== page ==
Wedge-tailed Eagles are monogamous and apparently mate for life. If one bird of a pair is killed, the survivor will find a new mate. Established breeding pairs are territorial and live in the one area throughout the year, defending around their nest sites from other Wedge-tailed Eagles. (They are also known on occasion to attack intruding model airplanes, hang gliders, gliders, fixed-wing aircraft and helicopters.) Surrounding the territories are large home ranges in which the birds hunt for food but do not defend. There is usually overlap between the home ranges of two or more breeding pairs and of non-breeding birds.
The nest is a large structure of dead sticks, usually reused for years, often reaching considerable size. Nests 1.8 m across, 3 m deep and weighing about 400 kg are known. Nests have a shallow cup on the top, lined with fresh twigs and leaves. Sticks are added by a bird while it stands in the nest. If these sticks are dropped outside the nest, no effort is made to retrieve them. Piles of dropped sticks 1.8 m high have been recorded under the nest trees.
The timing of breeding may vary from location to location and from year to year according to the local availability of food. Both parents share in the duties of nest building, incubation and feeding of the young.
A clutch consists of white eggs measuring 73 mm x 59 mm with varying amounts of reddish brown spots and blotches. These are laid at intervals of two to four days. Incubation starts with the laying of the first egg. Because of the intervals between laying, the eggs do not hatch simultaneously. The first chick hatches larger than the second, which in turn is larger than the third. Survival rates of the chicks vary considerably depending on local conditions, including prey abundance and the amount of disturbance. A breeding pair usually rears only one young per clutch, although in a good year, two chicks may fledge in some nests. Because of the differences in size, the oldest and largest chick has the best chance of surviving. If food is scarce, it will kill and eat its smaller nest mates.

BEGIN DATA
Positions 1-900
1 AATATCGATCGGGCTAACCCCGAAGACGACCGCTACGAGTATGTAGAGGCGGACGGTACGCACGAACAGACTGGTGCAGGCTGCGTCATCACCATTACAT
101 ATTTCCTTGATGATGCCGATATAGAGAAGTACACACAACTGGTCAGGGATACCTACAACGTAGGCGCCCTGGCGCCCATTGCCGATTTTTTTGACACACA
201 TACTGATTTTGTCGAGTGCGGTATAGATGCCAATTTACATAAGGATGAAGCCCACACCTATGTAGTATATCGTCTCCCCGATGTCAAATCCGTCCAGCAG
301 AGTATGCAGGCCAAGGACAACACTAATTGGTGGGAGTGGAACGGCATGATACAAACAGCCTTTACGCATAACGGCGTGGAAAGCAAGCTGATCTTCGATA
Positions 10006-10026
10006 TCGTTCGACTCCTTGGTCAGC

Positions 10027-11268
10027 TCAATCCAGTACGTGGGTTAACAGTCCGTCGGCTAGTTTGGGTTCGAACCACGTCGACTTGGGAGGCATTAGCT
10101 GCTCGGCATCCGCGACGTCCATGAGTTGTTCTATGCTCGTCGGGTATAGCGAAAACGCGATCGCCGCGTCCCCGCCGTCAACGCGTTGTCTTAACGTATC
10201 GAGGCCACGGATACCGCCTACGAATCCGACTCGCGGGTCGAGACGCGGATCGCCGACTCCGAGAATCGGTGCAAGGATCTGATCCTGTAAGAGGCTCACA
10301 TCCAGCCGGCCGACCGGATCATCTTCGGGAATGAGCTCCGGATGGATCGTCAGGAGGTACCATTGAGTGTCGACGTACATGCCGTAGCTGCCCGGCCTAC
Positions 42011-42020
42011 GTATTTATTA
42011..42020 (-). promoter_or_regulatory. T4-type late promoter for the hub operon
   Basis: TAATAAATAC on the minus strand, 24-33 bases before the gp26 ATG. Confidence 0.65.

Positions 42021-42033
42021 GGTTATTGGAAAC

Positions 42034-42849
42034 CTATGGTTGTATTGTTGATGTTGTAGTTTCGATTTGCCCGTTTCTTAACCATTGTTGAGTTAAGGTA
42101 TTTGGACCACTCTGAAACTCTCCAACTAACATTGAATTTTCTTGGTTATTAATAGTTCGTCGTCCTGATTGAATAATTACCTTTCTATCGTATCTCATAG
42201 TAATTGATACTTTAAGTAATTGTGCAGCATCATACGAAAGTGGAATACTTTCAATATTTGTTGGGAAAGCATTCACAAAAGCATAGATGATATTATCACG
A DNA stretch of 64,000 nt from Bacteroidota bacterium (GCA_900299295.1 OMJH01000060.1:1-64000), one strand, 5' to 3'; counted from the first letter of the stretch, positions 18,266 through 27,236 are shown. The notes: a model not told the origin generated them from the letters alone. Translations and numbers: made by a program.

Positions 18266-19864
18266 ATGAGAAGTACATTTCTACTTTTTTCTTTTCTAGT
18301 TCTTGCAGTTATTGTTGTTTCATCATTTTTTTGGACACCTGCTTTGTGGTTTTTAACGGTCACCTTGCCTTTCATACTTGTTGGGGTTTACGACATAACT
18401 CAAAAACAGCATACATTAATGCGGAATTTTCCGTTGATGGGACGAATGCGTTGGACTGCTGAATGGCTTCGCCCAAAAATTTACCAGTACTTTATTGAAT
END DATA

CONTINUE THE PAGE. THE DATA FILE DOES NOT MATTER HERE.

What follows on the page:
Chicks hatch covered with a white down. For the first five weeks or so, the adults must deliver food to their mouths. After this time they are able to recognise bits of food on the floor of the nest and can feed themselves. The young acquire their first feathers during the second week after hatching. If threatened by predators, the chicks lie flat in the nest, but will defend themselves if required. The adults, in contrast, make little defence of the young. The juveniles remain with the adults for about 11 weeks after leaving the nest. Young and non-breeding birds disperse, moving to wherever conditions are suitable. Juveniles are known to have moved over 850 km in a seven to eight month period.
Did you know?
David Fleay was the first person to successfully breed a pair of Wedge-tailed Eagles in 1977. This successful captive breeding program resulted in 22 young Wedgies being released in Springbrook. It is thought that all the Wedge-tailed Eagles there today are descendants of these. (© David Fleay Trustees)
Text © Birdlife Australia
Image © Jona Photography